My daughter’s voice found its way into the kitchen. As with most toddlers, my daughter had developed the habit of continually calling my name for no apparent reason. Elbow deep in soapy water, attacking a week’s worth of dirty dishes, I chose not to answer.
Her tone grew sharp and the volume increased. I knew from experience this was due to my lack of response more than any real necessity for my presence. I hacked at the layers of food caked on the bottom of the pan with a butter knife that had been forced to give up its purpose.
My daughter’s call held the same frustration I was trying to keep at bay. I counted off all the usual reasons for her demanding tone. Hungry? I had just given her a bowl an apple. Thirsty? Her sippy cup had been filled with chocolate milk, which was her favourite. I had even allowed her the additional treat of watching TV while I strove to finish my mountain of work. What could she possibly want?
With teeth clenched, I dried my hands and tramped from the kitchen, barely keeping my irritation in check. I tried to ignore the baskets of unwashed laundry that greeted me as I entered the living room. Not to mention the array of toys that were strewn across the floor I still hadn’t vacuumed.
“What’s wrong, Abby? Mommy’s busy!”
The words came out harsher than I intended, but how was I going to get anything done today if I was continually interrupted?
“Mommy.” In true toddler vocabulary, that two-syllable word was extended to about five.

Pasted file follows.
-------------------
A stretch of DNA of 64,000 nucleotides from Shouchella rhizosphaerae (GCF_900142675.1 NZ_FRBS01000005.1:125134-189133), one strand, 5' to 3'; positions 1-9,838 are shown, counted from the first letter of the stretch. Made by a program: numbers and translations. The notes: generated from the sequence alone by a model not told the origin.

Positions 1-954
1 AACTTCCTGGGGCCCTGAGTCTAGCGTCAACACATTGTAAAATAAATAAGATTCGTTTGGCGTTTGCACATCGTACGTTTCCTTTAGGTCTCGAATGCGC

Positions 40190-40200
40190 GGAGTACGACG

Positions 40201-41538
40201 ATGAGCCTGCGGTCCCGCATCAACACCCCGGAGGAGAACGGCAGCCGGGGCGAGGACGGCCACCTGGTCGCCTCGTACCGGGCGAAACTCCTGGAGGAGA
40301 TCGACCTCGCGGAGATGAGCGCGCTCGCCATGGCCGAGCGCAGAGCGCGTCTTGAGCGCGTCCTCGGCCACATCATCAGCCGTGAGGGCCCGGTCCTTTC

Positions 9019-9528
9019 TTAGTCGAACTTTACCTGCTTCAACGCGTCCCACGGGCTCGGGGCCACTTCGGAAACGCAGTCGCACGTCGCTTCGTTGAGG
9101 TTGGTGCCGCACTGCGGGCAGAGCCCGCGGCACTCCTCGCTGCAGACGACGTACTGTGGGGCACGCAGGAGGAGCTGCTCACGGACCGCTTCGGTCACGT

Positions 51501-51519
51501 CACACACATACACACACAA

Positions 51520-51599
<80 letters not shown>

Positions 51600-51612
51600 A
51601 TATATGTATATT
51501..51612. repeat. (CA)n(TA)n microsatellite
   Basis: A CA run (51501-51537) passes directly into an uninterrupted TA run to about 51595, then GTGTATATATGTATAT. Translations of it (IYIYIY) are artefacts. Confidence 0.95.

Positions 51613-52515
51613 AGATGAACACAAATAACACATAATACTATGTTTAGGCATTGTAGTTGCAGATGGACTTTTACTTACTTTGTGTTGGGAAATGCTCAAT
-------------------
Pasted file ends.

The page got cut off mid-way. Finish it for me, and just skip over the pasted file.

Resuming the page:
With a weary sigh I crossed the room and sat sideways on the couch to face my daughter. Unable to keep still for more than three consecutive seconds, she bobbed and bounced, poking at the window as if she’d discovered Atlantis.
“See, Mommy? See?”
I glanced out at the snowy afternoon. The clouds had become an unbroken ceiling of grey that blotted out any direct sunlight. Hundreds of shredded cotton balls meandered their way down from the heavens. The giant flakes twisted and swirled in the breeze, now and then sticking together as they made their way to the ground. In my mind it meant only one thing, another day of monumental shovelling.
“See what?” I said, my patience wearing thin.
My daughter’s response came in a tone bordering on confusion. Her little forehead wrinkled. Her index finger jabbed at the window as she looked at me not understanding how I could miss something so obvious.
I gazed in wonder at my daughters face. Even her confusion couldn’t cloud the excitement that beamed from her eyes. She poked her finger at the window again, in a demand for me to see what she saw. I looked again, through her eyes.
The snow still fell, the sky still gray, but the scene now took on a new life. In the ambient light the huge snowflakes became a pure white against a flat grey. The breeze caused those little wings to flutter and fly as if attached to living beings. They danced and played across the winter stage, diving and spinning with abandon. I had no doubt that their laughter was echoing in my daughter’s ears.
We spent the rest of the afternoon watching her baby angels. My daughter bounced around as she named them, then jumped off the couch coaxing me to join her as she imitated their playful motions. Collapsing in exhausted giggles, on the still un-vacuumed carpet, I realized what I had missed.
Everything I had intended for that day, all my perceived obligations, my endless list of tasks, and my self-imposed deadlines, all of them could wait. The priority I had given them was much more than they deserved. In truth, not one of them could compare to my daughter, or to her baby angels.
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